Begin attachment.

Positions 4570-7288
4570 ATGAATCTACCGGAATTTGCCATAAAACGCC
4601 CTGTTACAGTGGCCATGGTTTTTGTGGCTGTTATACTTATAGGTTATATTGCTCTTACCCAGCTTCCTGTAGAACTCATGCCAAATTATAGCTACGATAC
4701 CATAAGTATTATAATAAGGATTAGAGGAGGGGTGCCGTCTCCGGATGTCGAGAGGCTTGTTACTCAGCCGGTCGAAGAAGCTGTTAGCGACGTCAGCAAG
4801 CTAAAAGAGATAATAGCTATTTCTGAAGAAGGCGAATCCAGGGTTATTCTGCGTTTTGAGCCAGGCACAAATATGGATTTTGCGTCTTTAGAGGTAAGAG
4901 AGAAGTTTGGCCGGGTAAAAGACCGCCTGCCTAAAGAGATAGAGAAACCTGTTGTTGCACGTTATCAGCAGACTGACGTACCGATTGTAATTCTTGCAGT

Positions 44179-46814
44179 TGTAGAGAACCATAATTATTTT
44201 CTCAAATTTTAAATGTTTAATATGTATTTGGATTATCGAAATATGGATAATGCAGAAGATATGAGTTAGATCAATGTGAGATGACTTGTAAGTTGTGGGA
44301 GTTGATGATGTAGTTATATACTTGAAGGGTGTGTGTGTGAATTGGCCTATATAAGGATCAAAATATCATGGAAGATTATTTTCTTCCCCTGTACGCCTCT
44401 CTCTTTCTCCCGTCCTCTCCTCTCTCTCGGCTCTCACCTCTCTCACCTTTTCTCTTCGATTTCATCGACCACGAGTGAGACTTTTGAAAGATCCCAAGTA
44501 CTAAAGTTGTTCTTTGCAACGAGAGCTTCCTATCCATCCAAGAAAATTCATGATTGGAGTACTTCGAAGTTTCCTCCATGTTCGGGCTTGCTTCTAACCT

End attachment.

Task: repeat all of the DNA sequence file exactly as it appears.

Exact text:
Positions 4570-7288
4570 ATGAATCTACCGGAATTTGCCATAAAACGCC
4601 CTGTTACAGTGGCCATGGTTTTTGTGGCTGTTATACTTATAGGTTATATTGCTCTTACCCAGCTTCCTGTAGAACTCATGCCAAATTATAGCTACGATAC
4701 CATAAGTATTATAATAAGGATTAGAGGAGGGGTGCCGTCTCCGGATGTCGAGAGGCTTGTTACTCAGCCGGTCGAAGAAGCTGTTAGCGACGTCAGCAAG
4801 CTAAAAGAGATAATAGCTATTTCTGAAGAAGGCGAATCCAGGGTTATTCTGCGTTTTGAGCCAGGCACAAATATGGATTTTGCGTCTTTAGAGGTAAGAG
4901 AGAAGTTTGGCCGGGTAAAAGACCGCCTGCCTAAAGAGATAGAGAAACCTGTTGTTGCACGTTATCAGCAGACTGACGTACCGATTGTAATTCTTGCAGT

Positions 44179-46814
44179 TGTAGAGAACCATAATTATTTT
44201 CTCAAATTTTAAATGTTTAATATGTATTTGGATTATCGAAATATGGATAATGCAGAAGATATGAGTTAGATCAATGTGAGATGACTTGTAAGTTGTGGGA
44301 GTTGATGATGTAGTTATATACTTGAAGGGTGTGTGTGTGAATTGGCCTATATAAGGATCAAAATATCATGGAAGATTATTTTCTTCCCCTGTACGCCTCT
44401 CTCTTTCTCCCGTCCTCTCCTCTCTCTCGGCTCTCACCTCTCTCACCTTTTCTCTTCGATTTCATCGACCACGAGTGAGACTTTTGAAAGATCCCAAGTA
44501 CTAAAGTTGTTCTTTGCAACGAGAGCTTCCTATCCATCCAAGAAAATTCATGATTGGAGTACTTCGAAGTTTCCTCCATGTTCGGGCTTGCTTCTAACCT